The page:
YOU ARE HERE: LAT HomeCollections


This Hockey Game Wasn't One for the Ages


WEST VALLEY CITY, Utah — As time expired on the American women's hockey team's dream of a golden repeat and chants of "USA!" dissolved into a dull roar Thursday night, the Canadians rushed their crease and bowled over goalie Kim St.-Pierre.

It was the hardest anybody got hit all night at the E Center.

As the Canadian hockey team hugged, kissed and crawled on the ice with delirious glee, an observer couldn't help scanning the ice rink to see if referee Stacey Livingston had her armed raised for one last penalty on the Olympic champions.

It would have been a fitting ending to one of the worst-officiated hockey games on a major stage.

Thank the Olympic gods that Canada won, 3-2, or Jamie Sale and Wayne Gretzky would be marching arm-and-arm, leading the True North back across the border today.

Women's hockey got a free pass at the Nagano Games. It was new to the Olympics in 1998. The U.S. victory was heralded as a second "Miracle on Ice" in some circles, a misguided notion.

The truth is women's Olympic hockey makes women's college basketball look like NFL parity. There are two teams: the United States and Canada. Critics who claim women's college basketball is only Connecticut and Tennessee can be shouted down. Not here.

Neither country has ever lost an international game to a third nation.

Entering the championship game in the Olympic tournament, Canada and the U.S. had combined to outscore their opponents, 63-4. Sweden had given serious consideration to not even sending a team to Salt Lake City because it didn't think it was competitive enough.

For the record, Sweden won the bronze medal.

A lack of other competition aside, two splendid teams took the ice Thursday in front of a crowd itching to see greatness. Those teams played a close game, but nothing close to a great game. Livingston didn't allow it. The rules of the women's game, barring body checking, didn't allow it. It became a game of power-play frustration and penalty-killing exhaustion. Flow was lost. These two teams clearly are skilled and strong enough not to be treated like delicate little flowers.

Asked about the officiating, Canada's captain, Cassie Campbell, said, "Atrocious."

"It was atrocious," added Hayley Wickenheiser, the best women's player in the world. "An American ref, we didn't get anything called our way. I've never seen anything like it."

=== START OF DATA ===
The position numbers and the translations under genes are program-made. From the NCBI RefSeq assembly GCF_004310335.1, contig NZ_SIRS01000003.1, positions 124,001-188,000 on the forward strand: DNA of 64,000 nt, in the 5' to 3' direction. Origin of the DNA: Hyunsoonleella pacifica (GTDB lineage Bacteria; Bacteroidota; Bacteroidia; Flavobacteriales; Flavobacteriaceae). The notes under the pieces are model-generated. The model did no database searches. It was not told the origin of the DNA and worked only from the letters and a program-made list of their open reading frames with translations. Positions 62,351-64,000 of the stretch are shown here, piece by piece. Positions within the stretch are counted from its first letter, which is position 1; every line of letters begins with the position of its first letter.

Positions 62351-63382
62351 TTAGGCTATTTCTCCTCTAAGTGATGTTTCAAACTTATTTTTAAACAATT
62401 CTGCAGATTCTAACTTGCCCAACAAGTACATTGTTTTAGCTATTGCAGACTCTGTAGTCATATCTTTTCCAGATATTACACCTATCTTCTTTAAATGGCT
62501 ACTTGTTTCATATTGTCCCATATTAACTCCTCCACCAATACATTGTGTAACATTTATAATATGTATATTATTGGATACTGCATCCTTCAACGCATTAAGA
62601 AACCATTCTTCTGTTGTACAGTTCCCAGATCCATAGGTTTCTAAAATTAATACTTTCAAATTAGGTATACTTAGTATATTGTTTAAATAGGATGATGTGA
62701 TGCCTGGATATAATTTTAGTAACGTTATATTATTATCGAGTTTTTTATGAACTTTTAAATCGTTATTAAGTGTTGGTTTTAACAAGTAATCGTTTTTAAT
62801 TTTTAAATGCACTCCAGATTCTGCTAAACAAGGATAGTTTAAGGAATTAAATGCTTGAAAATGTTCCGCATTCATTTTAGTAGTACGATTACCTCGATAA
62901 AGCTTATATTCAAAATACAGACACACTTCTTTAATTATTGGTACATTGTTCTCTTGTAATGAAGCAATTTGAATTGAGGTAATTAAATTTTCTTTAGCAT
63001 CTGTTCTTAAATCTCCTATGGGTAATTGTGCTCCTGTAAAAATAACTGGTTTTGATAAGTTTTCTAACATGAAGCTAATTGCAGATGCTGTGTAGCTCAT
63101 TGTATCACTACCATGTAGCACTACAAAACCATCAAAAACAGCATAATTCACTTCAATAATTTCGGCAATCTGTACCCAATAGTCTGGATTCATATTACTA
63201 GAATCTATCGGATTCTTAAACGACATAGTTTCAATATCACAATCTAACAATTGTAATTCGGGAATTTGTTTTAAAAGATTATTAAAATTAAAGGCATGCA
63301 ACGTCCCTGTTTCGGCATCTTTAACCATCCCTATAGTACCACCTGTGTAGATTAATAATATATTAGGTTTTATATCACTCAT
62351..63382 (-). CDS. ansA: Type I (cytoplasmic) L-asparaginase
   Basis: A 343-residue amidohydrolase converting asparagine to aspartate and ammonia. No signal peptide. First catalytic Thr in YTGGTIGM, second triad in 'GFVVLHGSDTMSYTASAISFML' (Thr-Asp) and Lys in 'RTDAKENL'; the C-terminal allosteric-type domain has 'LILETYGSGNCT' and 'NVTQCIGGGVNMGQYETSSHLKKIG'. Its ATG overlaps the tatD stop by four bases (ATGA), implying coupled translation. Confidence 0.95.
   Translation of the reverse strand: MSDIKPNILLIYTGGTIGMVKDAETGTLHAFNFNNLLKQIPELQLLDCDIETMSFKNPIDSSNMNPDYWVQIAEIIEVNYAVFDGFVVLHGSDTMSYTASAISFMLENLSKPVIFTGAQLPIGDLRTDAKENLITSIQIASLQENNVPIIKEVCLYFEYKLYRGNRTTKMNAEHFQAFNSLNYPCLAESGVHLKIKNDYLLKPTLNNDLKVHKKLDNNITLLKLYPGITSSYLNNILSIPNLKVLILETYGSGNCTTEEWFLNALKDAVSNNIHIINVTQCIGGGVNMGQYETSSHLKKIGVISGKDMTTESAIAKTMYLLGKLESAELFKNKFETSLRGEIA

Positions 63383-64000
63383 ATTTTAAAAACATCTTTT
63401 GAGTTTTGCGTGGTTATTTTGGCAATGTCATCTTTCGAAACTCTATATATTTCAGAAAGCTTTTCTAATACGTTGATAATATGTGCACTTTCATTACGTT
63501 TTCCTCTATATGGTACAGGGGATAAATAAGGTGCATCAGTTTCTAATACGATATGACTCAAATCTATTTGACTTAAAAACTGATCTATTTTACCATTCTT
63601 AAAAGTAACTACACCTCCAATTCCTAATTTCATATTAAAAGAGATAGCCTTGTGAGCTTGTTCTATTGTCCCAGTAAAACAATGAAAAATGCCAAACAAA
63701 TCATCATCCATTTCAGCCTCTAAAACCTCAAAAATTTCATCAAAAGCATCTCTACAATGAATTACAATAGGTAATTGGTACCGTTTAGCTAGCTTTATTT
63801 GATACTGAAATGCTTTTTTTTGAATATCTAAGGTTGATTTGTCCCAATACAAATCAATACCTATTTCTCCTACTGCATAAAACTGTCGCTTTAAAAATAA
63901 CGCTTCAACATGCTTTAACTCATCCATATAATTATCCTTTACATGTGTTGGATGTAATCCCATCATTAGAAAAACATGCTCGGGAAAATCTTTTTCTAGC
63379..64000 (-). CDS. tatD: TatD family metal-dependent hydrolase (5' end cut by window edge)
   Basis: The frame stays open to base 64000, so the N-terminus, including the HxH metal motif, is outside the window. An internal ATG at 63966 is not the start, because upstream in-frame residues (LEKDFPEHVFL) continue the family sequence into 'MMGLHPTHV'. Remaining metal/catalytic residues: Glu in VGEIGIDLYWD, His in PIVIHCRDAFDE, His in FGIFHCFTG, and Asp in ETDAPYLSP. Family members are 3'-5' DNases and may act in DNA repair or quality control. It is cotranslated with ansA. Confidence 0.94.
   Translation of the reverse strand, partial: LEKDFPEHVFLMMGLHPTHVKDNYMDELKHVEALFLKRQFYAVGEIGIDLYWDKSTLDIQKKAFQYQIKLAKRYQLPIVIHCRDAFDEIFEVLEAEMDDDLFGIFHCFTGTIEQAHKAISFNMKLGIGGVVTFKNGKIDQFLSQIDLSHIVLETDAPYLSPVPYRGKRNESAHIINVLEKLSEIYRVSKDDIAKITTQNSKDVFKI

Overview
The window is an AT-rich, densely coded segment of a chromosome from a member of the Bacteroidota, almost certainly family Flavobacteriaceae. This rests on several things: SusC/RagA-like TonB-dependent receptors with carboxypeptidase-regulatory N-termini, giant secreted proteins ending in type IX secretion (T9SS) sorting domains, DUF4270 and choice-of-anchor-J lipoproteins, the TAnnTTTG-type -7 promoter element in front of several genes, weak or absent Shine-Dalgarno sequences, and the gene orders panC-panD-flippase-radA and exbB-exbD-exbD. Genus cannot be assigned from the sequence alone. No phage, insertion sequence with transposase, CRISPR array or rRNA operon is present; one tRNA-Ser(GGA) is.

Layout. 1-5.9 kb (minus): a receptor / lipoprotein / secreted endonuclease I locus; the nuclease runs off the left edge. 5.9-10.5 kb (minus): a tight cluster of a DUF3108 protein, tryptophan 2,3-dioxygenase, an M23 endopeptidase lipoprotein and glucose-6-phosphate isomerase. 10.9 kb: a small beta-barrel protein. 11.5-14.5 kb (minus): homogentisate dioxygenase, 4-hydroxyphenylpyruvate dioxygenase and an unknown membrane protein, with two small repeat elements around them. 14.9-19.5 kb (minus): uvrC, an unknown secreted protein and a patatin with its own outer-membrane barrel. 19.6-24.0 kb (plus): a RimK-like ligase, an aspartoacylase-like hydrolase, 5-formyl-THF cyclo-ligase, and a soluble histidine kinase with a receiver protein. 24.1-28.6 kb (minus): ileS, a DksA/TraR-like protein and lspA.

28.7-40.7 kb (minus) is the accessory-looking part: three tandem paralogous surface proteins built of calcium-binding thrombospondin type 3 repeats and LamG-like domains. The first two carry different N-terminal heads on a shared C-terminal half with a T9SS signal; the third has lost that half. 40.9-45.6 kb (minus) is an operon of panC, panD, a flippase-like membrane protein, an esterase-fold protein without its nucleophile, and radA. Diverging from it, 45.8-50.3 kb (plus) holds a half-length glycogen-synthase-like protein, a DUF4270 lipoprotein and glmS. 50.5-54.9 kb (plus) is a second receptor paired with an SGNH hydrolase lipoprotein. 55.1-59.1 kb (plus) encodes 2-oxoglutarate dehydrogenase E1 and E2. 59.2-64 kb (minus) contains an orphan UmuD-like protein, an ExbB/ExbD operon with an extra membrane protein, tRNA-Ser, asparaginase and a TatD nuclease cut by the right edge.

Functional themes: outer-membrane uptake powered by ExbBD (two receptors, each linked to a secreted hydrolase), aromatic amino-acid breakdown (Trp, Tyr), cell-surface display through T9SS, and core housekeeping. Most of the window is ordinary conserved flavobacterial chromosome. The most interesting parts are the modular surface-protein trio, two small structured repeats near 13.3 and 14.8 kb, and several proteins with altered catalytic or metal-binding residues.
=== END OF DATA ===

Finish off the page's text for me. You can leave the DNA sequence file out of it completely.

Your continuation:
Oh, I don't know.

I thought Madame Le Gougne called a nifty game. Or was that American coach Ben Smith's wife with the whistle?

Livingston gave the Americans eight successive power plays at one point, including two five-on-three situations. Hockey is not an easy game to officiate, but believe this: No team of equal skill deserves eight power plays in a row.

Livingston called phantom trips.

Livingston called cross-checks that were love taps.

Both American goals came on the power play. They were two for 11 on the power play.

"She couldn't have been worse if she was wearing their jersey," Canada's Geraldine Heaney said.

The hilarious thing is Jayne Hefford's breakaway goal, which proved to be the winner, with one second left in the second period, may well have been offside.

And in this sense, the game was not so different from a Connecticut-Tennessee game. When the play is elevated to a terrific level, the officiating lags behind.

There shouldn't have been an American or Canadian referee, but beyond nationality there should have been elite officiating for this game. Heck, they would have been better off using an NHL referee from the men's tournament.

"The problem is women's hockey has to be played at that level more often in order to get the referees some experience," Canada Coach Daniele Sauvageau said. "Or else they'll have to go to the men's side."

Wickenheiser claimed she saw fear in the U.S. women's eyes.

She is clearly wrong. This morning, the fear is in the eyes of the International Olympic Committee, because too many of its judges and referees cannot see clearly, cannot see fairly.

Los Angeles Times Articles